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I am working my way through Gradus ad Parnassum (Mann translation). The chapter is: third species in three voices. At page 92, I see an example (Fig. 130) that ends like this:

example

I cannot understand the closing formula of the Counterpoint. It is 6M 4 5 6M from the Cantus Firmus, but earlier in the book (two voices) we were told that the closing formulas in third species (with Cantus Firmus on the lower part) were (p. 52):

  • 8 7 5 6M or
  • 3 4 5 6M

I feel I am missing something.

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The key point is that you are now in three voices as opposed to just two. You're correct that page 52 lists Fux's recommended cadential formulas in two voices. But recall one of the main points of three-voice counterpoint as mentioned by Aloys on page 51:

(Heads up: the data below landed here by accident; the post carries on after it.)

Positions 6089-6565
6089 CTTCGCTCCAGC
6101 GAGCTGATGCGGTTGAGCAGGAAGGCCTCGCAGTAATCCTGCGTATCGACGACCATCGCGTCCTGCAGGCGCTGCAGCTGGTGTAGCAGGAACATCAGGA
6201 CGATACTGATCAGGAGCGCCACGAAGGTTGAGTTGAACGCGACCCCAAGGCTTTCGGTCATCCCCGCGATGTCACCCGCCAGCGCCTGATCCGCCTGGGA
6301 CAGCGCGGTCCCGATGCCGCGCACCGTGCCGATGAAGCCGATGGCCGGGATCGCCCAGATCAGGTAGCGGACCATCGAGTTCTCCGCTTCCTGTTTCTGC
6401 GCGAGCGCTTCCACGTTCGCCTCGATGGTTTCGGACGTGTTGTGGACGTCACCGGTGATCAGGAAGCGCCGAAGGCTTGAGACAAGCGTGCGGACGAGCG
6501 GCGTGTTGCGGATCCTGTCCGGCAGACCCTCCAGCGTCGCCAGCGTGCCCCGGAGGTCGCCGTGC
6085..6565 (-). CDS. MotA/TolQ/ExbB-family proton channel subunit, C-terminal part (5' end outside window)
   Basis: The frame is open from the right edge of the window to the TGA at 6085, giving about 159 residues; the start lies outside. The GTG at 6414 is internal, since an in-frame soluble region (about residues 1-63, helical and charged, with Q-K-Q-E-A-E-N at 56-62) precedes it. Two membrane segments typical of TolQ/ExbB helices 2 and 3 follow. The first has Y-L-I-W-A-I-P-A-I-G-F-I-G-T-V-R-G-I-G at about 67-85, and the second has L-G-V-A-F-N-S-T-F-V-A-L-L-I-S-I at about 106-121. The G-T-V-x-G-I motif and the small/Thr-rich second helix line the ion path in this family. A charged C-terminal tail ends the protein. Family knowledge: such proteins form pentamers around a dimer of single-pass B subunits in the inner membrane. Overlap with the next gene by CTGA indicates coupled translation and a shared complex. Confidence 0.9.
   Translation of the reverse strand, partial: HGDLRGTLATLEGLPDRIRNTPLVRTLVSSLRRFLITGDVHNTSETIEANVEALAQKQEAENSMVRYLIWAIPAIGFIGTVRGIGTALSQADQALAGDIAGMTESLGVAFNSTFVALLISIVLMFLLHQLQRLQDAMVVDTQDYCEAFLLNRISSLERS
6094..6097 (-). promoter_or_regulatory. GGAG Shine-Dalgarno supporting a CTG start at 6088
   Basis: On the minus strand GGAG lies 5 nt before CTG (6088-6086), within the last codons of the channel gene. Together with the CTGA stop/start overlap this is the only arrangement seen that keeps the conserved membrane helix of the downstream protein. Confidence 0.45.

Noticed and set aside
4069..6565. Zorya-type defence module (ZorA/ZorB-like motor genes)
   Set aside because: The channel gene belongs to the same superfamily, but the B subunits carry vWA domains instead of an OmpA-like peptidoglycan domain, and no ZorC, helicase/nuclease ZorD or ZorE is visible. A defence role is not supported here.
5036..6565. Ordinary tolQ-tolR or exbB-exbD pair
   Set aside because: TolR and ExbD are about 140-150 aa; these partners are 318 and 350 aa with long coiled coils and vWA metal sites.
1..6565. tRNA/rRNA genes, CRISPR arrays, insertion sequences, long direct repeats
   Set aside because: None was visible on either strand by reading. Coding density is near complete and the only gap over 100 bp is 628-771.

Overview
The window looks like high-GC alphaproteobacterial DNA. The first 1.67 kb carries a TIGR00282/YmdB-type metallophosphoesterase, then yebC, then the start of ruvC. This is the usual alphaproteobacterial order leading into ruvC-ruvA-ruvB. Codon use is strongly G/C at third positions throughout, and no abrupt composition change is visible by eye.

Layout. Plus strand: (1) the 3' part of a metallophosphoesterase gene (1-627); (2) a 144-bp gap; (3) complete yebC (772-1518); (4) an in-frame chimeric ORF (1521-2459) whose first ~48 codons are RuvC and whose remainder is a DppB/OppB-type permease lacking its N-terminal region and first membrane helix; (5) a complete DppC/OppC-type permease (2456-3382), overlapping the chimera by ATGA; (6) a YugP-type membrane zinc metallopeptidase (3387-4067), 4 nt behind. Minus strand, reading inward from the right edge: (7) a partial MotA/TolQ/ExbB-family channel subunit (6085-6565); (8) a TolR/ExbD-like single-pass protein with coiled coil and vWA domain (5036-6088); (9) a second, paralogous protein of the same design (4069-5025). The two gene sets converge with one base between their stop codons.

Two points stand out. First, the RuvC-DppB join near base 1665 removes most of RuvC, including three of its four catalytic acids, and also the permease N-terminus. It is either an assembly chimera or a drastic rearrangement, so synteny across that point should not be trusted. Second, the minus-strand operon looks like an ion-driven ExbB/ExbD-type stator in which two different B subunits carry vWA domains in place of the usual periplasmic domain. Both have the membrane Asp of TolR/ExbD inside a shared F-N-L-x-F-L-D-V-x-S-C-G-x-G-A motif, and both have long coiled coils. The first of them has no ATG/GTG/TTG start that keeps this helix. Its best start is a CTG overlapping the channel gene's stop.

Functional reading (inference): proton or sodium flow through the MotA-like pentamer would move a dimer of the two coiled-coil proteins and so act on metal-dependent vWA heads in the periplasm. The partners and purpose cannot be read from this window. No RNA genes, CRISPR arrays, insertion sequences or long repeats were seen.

Here it is to be observed first of all that the harmonic triad should be employed in every measure if there is no special reason against it.

The cadential formulae in three-voice counterpoint are a bit different than those in two voices because, with three voices, you can make the harmonic context more clear. Notice, for instance, that your penultimate bar is just an A-major triad, which is the dominant will later become known as the dominant of D, the tonic final.

  • Just to clarify for those who might be reading, Richard is alluding to the voice underneath the Cantus Firmus filling out the remaining member of the A triad, notably the root, before resolving to the final. On an unrelated note, I think that if the lower voice were an octave lower in the penultimate measure, the voice-leading would be more pleasing to the ear. – jjmusicnotes Apr 13 '18 at 5:33

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